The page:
FCPA Considerations for the Private Fund Industry: An Interview with Former Federal Prosecutor Justin Shur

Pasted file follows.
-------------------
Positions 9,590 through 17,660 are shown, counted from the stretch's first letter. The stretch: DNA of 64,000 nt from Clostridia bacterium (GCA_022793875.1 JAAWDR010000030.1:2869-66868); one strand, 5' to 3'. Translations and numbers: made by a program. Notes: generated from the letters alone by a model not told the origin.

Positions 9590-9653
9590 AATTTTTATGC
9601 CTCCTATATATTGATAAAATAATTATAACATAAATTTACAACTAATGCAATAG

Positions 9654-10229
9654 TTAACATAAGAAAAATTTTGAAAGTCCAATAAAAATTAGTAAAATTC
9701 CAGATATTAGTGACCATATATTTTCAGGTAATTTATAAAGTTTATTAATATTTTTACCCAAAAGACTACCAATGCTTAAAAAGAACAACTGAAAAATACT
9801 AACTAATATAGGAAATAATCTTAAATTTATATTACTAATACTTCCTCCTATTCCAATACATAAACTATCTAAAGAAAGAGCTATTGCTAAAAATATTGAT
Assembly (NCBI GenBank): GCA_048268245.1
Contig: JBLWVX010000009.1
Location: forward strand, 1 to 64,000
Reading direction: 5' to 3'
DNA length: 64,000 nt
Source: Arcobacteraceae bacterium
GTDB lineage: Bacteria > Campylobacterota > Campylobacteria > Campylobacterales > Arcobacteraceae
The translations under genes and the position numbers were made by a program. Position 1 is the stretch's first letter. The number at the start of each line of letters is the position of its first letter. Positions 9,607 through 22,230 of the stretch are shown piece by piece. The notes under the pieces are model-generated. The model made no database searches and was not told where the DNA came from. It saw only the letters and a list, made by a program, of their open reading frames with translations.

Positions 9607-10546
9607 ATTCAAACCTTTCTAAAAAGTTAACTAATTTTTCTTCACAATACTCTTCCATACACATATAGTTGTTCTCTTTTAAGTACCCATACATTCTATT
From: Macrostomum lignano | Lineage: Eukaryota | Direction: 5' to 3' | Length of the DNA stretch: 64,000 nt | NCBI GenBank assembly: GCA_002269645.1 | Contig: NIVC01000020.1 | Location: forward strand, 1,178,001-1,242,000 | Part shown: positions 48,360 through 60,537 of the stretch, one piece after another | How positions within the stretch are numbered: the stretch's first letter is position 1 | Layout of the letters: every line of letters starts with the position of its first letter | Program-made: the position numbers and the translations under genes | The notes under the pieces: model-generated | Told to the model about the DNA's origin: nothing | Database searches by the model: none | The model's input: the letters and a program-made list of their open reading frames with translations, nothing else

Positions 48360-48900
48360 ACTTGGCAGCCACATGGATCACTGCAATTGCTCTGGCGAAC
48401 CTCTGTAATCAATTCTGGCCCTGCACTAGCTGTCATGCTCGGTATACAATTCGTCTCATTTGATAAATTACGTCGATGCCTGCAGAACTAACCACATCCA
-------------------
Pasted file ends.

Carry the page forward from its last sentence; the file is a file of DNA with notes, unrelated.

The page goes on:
The assets in private funds are growing faster than the number of investment opportunities, especially in discovered markets.  See “OCIE Director Andrew Bowden Describes the Primary Compliance Failings of Private Equity Managers with Respect to Fees, Expenses, Limited Partnership Agreements, Valuation and Marketing,” Hedge Fund Law Report, Vol. 7, No. 19 (May 16, 2014) (section on “Consolidation and Compression of Returns”).  As a result, private equity and hedge fund managers are looking with increasing receptivity at emerging markets, and, in some cases, frontier markets.  These are the faraway places where big, risky opportunities still live – where information remains asymmetric, access remains elusive and property rights remain in flux.  More often than not, these are also the places that rank low on Transparency International’s Corruption Perceptions Index.  Consequently, the Foreign Corrupt Practices Act – the U.S. statute prohibiting bribery of foreign officials – looms ever larger as private fund managers scour the globe for interesting ideas.  It comes up in fund raising from sovereign wealth funds; in structuring funds and transactions; in retaining finders, brokers, distributors and other third parties; in monitoring investments; in restructurings; in hiring; and in a wide range of other contexts.  See “Practical Considerations for Compliance by Hedge Fund Managers with the FCPA When Evaluating and Engaging Foreign Advisors in Connection with Foreign Bankruptcy Investments,” Hedge Fund Law Report, Vol. 4, No. 34 (Sep. 29, 2011).  In an effort to assist private fund managers in spotting FCPA-related issues and mitigating FCPA risk, we recently interviewed Justin V. Shur, a former federal prosecutor and now a partner at Molo Lamken LLP.  Our interview covered, among other topics: the relationship between investment control and FCPA risk; contract provisions to limit the FCPA risk raised by third parties; issues presented by deal finders and sovereign wealth funds; hiring risks and best practices; facilitation payments; how to handle an FCPA issue discovered during due diligence; and successor liability.  Shur will expand on these ideas at an event on June 3 at the CORE: Club in Manhattan.  The event is being sponsored by Molo Lamken, the Hedge Fund Law Report and our affiliated publication, The Anti-Corruption Report.  In addition to Shur, the event will feature panelists from Indus Capital, Seward & Kissel, Global Environment Fund and the U.S. Securities and Exchange Commission.

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